This far (ten minutes!) into the album, it’s been Brian James' own songs that have stimulated the grey matter. But then comes ‘Idiot Box’, a Sensible/Scabies affair, that closes the first side and really turns ‘Music For Pleasure’ upside down – in a good way. On the face of it a puerile diatribe against New York new wavers Television (I’ve never understood why), ‘Idiot Box’ is built around a staggering, jazz-influenced riff which is as far away from barre-chord simplicity as punk would ever get. That gives way in turn to a chorus lick which owes more to heavy metal, before moving to an extended coda where James gets to show off some insanely fast, high neck string plucking over Lu’s arpeggio chords. It’s punk, Jim, but not as we know it – and certainly not as we expected it in the fall of ’77. Whatever the genre, it’s fabulous: one of the standout tracks in an already great year. And it’s totally at odds with everything The Damned had released up to that point …and maybe beyond.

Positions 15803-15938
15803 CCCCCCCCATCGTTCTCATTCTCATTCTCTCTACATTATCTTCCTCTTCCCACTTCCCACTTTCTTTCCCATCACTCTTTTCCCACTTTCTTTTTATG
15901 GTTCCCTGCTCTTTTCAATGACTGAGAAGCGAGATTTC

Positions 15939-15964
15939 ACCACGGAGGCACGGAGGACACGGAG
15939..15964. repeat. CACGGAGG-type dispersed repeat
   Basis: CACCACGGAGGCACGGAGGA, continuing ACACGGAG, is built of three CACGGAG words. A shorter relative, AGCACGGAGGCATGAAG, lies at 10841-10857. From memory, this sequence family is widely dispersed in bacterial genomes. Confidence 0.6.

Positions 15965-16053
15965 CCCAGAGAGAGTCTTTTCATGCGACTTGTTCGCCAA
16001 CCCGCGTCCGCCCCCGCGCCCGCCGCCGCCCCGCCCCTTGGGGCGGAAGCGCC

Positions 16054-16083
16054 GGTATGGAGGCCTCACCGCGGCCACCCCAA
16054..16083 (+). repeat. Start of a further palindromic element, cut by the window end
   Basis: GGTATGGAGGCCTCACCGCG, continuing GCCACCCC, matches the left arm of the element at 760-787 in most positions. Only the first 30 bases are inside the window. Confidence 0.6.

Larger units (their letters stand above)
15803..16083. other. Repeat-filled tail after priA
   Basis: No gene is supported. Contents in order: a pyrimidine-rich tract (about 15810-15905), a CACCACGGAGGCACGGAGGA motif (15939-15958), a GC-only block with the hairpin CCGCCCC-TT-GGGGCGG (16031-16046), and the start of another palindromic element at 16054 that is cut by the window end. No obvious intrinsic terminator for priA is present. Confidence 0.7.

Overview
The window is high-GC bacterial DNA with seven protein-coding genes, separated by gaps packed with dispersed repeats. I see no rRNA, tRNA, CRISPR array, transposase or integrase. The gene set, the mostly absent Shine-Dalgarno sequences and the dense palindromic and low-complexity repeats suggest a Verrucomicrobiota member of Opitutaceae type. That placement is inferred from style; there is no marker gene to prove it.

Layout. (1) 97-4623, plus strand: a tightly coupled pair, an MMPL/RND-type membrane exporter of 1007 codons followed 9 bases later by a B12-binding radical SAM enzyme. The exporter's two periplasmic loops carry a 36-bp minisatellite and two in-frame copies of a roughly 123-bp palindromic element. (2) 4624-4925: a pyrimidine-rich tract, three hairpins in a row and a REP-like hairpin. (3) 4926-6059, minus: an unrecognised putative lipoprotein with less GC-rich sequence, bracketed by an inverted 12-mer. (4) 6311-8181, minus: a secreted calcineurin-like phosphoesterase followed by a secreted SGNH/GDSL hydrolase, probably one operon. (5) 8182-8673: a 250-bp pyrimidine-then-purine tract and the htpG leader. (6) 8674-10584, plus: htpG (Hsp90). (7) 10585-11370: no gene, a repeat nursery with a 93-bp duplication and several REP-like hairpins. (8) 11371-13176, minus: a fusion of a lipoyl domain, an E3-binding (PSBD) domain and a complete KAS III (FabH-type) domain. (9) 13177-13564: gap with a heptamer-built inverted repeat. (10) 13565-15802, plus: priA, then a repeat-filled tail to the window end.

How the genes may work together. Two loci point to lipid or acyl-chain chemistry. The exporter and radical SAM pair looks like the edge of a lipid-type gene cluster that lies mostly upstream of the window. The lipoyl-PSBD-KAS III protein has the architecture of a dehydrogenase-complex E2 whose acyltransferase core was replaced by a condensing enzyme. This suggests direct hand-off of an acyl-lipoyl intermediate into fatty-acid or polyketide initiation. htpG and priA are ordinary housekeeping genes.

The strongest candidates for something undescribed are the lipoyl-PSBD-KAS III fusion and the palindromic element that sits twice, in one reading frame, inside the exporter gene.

The rest of ‘Music For Pleasure’ is purely Brian James inspired, aside from a Dave Vanian co-credit on ‘Your Eyes’, a song built around a particularly adroit, mid-paced riff with I suspect deliberate ambiguity in the way Vanian pronounces the second word of the title (I won’t spoil it for you, but I hear another part of the anatomy… maybe it’s just me!). All five tracks – the last James would write for the band – are well up the standard set by ‘New Rose’, but two – ‘Alone’ and the closing ‘You Know’ – are little short of astounding.